The Appellate Division agreed with the Petitioners, indicating that:

1. There is no dispute that the 2002 enabling legislation establishing the retirement incentive authorized participating employers to determine which titles would be eligible;

2. The Authority was authorized to determine that Petitioners — all recognized as key employees eligible to retire — would be ineligible for the program;

3. The Authority entered into a memorandum agreement with each Petitioner that provided for a "longevity allowance in consideration of [petitioners] not retiring" (emphasis by the court); and 

4. The "consideration" factor is significant for the Authority was entitled to exclude Petitioners from the retirement incentive without providing any consideration, regardless of whether Petitioners intended to retire at that time.

The memorandum agreement, noted the Appellate Division, indicated that the longevity allowance would make Petitioners' pension calculation "roughly equivalent" to what it would have been under the retirement incentive, provided that they remained employed for three years beyond December 31, 2002. Significantly, said the court, "the additional payments were made on a biweekly basis in the same way as regular salary for services as they were performed."

These payments, in the view of the Appellate Division, "are more appropriately characterized as payments genuinely made to delay [P]etitioners' retirements, not to artificially inflate their final average salary in anticipation of retirement" as they were provided for the primary purposes of [a] retaining key employees following the September 11, 2001 terrorist attack and [b] to adequately compensate Petitioners for their dedication and commitment to remain in their vital positions.

Further, observed the court, there was "neither a lump-sum payment on the eve of retirement nor a disproportionate salary increase designed to artificially inflate a pension benefit that would be properly excluded from the computation of the final average salary."

Although both the System and the Hearing Officer, whose recommendation the Comptroller adopted, characterized the payments as having been made "in anticipation of eventual retirement" (emphasis provided in the decision) the Appellate Division noted that the term "eventual" is not part of the statutory standard and use of the term eventual actually reflects the Comptroller's own recognition that there was no actual retirement date anticipated in the memorandum agreement.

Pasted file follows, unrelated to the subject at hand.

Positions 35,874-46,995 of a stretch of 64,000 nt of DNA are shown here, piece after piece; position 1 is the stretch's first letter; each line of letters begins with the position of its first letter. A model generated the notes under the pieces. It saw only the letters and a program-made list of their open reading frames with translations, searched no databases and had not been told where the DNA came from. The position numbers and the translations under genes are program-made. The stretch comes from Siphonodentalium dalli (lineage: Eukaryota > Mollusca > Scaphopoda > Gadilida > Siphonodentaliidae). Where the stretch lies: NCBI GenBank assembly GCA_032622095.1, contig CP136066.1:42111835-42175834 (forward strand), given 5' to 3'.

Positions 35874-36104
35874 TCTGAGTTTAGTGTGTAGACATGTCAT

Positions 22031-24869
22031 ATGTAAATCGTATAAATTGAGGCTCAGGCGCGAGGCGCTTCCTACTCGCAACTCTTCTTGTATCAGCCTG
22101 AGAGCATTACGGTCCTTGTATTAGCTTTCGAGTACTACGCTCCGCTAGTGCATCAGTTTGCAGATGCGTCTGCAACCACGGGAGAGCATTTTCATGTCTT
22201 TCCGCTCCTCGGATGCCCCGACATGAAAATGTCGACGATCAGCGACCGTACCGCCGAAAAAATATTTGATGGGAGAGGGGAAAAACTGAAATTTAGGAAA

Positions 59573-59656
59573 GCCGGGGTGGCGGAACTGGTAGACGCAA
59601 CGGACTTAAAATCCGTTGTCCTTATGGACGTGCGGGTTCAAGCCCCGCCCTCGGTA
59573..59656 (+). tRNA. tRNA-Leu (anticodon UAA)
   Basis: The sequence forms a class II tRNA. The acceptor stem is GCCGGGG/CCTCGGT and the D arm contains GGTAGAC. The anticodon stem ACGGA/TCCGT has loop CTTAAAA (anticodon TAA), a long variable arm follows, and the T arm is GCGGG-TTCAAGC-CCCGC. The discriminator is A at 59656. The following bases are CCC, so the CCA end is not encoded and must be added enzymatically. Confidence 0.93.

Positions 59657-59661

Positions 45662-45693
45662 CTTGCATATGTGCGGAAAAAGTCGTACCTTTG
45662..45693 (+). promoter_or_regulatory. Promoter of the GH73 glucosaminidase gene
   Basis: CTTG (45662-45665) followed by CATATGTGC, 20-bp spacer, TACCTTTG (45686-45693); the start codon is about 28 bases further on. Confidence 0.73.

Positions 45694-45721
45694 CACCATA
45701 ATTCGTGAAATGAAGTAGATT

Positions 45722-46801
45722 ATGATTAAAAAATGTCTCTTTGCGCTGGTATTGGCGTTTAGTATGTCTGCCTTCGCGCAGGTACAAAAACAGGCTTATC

Justice Lynch, in an opinion in which Justices Devine and Pritzker concurred, held that the Comptroller's determination to uphold the System's exclusion of these payments from the computation of Petitioners' pension benefits was not supported by substantial evidence and that the final average salaries of the Petitioners for the purpose of determining their retirement benefits should be recalculated.  Justice Clark wrote a dissenting opinion in which Presiding Justice McCarthy concurred.

These decisions are posted on the Internet at:

Wednesday, August 15, 2018

Determining the economic damage suffered by a victim of unlawful discrimination


Determining the economic damage suffered by a victim of unlawful discrimination
Rensselaer County Sheriff's Dept. v New York State Div. of Human Rights, 2018 NY Slip Op 05719, Appellate Division, Third Department

The Appellate Division reviewed a determination of the Commissioner of Human Rights' award of damages to compensate Lora Abbott Seabury for the pension benefits that she lost due to the Rensselaer County Sheriff's Department [Respondent] discriminatory actions.*

Lora Abbott Seabury, a former correction officer employed by Respondent filed a complaint with State Division of Human Rights [SDHR] alleging that she had been subjected to, among other things, sexual harassment by male coworkers. After holding a hearing, a SDHR Administrative Law Judge [ALJ] found that Seabury proved that she had been sexually harassed by her male coworkers and recommended that Petitioner be ordered to pay Seabury nearly $450,000 in economic damages and $300,000 in noneconomic damages. The ALJ also recommended that Seabury "should be made whole with regard to her pension."

The Commissioner of Human Rights adjusted the amount of economic damages to approximately $315,000, but otherwise adopted the ALJ's recommendations and, in addition, included an order directing Seabury "to involve" the Office of the State Comptroller and the New York State and Local Retirement System, "presumably [said the court] to have them provide an actual pension to Seabury based on 25 years of service."

The Appellate Division confirmed the determination that Seabury had been subjected to sexual harassment and then remitted the matter to SDHR for the limited purpose of determining the amount of damages that Seabury sustained due to diminishment of her pension benefits, specifically noting that, for the purposes of such a calculation, [1] Seabury's testimony that she planned to work for 25 years was credited, [2] Seabury provided the relevant portions of her collective bargaining agreement and [3] Seabury provided evidence of her wages for the final three full years of her employment, which allows for the computation of her final average salary.**

On remittal, SDHR requested that Petitioner submit documentation demonstrating the monetary award necessary to compensate Seabury for diminution of her pension.

Contending that Seabury was not entitled to any such damages based on the possibility that she would receive disability benefits in an amount greater than the pension that she would have been eligible to receive upon completing 25 years of service, Petitioner submitted a written report from an economist who estimated the total pension benefits that Seabury would have received based on her years of actual service and after 25 years of service. Seabury submitted documentation in rebuttal to Petitioner's submissions, including a written report from an economist who also estimated Seabury's lost pension benefits.

Ultimately the Commissioner ordered Petitioner to pay Seabury $809,507.97 to compensate her for the reduction in her pension that resulted from Petitioner's discriminatory actions.